If devolution is to fulfil its potential it must be asymmetric. This inevitably presents a political and practical challenge. Combined authorities and elected mayors offer a clear framework and a clear political message, but beneath this must sit a plurality of different settlements, even though these are more complex and harder to distill into easy soundbites.

It is an obvious point, but it bears repeating, that different parts of the country have wildly varying needs and equally variable capacities. In this landscape, improvement cannot be delivered by doing the same thing everywhere, but requires us to set clear national aspirations (a strategic role for central government) and leave local areas to decide how best to use their assets to achieve these goals.

How likely is it that we achieve this sort of pluralistic, asymmetrical settlements? The signals are mixed. On the one hand, the details of the Cities and Local Government Devolution Bill allow the Secretary of State to devolve powers to combined authorities whether or not they have elected mayors, so there is legal flexibility to allow wide ranging devolution to non-metropolitan areas. On the other hand, the government has shown a tendency to latch on to successful examples, as in Greater Manchester, and turn them into models for wider application. This is not devolution as we understand it.

There is a real risk that if we adopt a model of devolution that is led by central government then progress in this agenda will become limited by the processing power of DCLG and the Treasury. So if we want to make real progress in this parliament we need local authorities and groups of local authorities in the cities and the counties to come forward with detailed and realistic proposals on how they plan to grow their local economies and improve local services and what powers they need to achieve this. In a recent report, Devolution: a road map, Patrick Diamond and I propose five key tests that central government needs to apply to these proposals:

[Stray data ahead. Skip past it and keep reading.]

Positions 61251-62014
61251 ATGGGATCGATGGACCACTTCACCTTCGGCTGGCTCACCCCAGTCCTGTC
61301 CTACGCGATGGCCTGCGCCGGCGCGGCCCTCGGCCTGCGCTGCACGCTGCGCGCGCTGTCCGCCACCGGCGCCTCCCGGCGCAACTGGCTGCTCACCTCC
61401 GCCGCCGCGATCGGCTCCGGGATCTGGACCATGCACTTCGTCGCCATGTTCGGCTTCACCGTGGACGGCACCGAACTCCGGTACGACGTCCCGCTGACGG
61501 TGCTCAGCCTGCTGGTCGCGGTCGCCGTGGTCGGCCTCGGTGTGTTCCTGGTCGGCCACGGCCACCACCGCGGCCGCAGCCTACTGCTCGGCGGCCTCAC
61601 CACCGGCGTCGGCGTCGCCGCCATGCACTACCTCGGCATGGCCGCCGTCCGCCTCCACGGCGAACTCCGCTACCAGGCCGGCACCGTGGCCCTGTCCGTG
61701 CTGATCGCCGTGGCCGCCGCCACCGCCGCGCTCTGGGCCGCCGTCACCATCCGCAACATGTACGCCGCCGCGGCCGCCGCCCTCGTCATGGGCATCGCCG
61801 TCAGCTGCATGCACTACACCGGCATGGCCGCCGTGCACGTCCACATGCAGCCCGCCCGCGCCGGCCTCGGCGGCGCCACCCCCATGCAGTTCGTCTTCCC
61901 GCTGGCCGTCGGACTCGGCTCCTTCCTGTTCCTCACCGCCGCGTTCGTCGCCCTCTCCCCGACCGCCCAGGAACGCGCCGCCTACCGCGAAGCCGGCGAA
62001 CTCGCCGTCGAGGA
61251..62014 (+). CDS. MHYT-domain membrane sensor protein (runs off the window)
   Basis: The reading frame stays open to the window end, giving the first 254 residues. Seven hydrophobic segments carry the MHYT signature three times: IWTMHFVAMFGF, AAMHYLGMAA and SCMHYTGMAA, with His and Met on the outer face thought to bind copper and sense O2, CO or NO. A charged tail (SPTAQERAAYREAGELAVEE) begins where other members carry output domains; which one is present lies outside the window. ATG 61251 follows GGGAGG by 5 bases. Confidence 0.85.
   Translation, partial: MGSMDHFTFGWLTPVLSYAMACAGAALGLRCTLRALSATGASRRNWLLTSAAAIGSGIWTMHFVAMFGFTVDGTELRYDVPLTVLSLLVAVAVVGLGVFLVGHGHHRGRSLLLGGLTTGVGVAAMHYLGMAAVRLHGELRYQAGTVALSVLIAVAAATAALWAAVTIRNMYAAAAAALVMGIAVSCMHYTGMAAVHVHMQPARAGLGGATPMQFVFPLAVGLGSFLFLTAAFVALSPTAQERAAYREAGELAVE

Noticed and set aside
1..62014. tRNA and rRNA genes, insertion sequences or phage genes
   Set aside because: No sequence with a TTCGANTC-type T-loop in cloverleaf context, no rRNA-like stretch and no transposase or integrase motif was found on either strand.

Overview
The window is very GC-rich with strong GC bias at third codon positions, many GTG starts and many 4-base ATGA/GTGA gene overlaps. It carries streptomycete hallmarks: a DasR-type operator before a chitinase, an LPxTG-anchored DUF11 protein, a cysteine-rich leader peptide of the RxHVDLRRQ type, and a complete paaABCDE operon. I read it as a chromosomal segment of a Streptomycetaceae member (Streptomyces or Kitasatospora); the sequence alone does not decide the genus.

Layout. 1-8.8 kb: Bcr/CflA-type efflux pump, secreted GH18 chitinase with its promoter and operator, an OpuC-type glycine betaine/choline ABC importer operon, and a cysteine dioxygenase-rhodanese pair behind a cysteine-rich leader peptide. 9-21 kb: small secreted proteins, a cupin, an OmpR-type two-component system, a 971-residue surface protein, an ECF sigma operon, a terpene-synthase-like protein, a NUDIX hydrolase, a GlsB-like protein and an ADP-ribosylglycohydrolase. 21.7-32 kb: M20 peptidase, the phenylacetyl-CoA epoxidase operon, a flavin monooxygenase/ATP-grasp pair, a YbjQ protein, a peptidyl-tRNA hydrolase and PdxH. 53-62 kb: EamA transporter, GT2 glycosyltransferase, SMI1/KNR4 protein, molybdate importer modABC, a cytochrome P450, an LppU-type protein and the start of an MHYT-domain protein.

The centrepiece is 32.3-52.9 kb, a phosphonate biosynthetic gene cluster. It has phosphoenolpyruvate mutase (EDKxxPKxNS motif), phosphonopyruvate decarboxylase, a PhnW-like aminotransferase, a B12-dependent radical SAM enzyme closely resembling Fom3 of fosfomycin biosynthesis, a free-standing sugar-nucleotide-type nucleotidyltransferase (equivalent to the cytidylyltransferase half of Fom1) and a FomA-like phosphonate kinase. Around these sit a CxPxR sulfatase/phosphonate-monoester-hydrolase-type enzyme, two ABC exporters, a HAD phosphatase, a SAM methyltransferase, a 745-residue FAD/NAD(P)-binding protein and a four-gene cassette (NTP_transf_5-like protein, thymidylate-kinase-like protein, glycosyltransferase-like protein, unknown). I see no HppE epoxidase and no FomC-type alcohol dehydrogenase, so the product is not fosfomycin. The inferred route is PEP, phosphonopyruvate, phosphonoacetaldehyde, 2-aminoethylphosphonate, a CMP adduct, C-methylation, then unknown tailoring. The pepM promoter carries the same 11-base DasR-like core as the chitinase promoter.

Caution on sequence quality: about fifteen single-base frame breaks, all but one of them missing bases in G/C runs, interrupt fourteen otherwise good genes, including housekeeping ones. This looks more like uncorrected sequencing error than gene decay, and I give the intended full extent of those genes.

1. Benefit: can it be demonstrated that the Local Deal proposed will deliver real value for local people through economic growth and development, better or more sustainable public services, pooling of resources across services, improved infrastructure, or in some other way driven by local requirements?
  2. Financial probity: can central government be confident that public money will be spent legally, honestly and transparently?
  3. Financial management: how will councils ensure that return on spending is at least as effective as under the current system?
  4. Ethical Standards: can it be demonstrated that the benefits of the local deal will be fairly distributed throughout the population?
  5. Governance: are there adequate structures in place to make any new arrangements under the local deal properly accountable to local people? Accountability through the ballot box is an important part of this, but not all of it: Local deals must also demonstrate how they will inform local people of progress and get continual feedback from them.

Unless there is good reason to believe that these tests will not be met the default position of the government should be to agree these proposals. Thus we shift from devolution granted by government to devolution as the starting assumption. The next five years will show us whether the government is willing to be this radical in pursuit of its devolution agenda.

This post represents the views of the author and not those of Democratic Audit or the LSE. It originally appeared on British Politics and Policy and is reposted with permission. Please read our comments policy before posting. 

Jonathan-Carr-West1Dr Jonathan Carr-West is Chief Executive of the LGiU think tank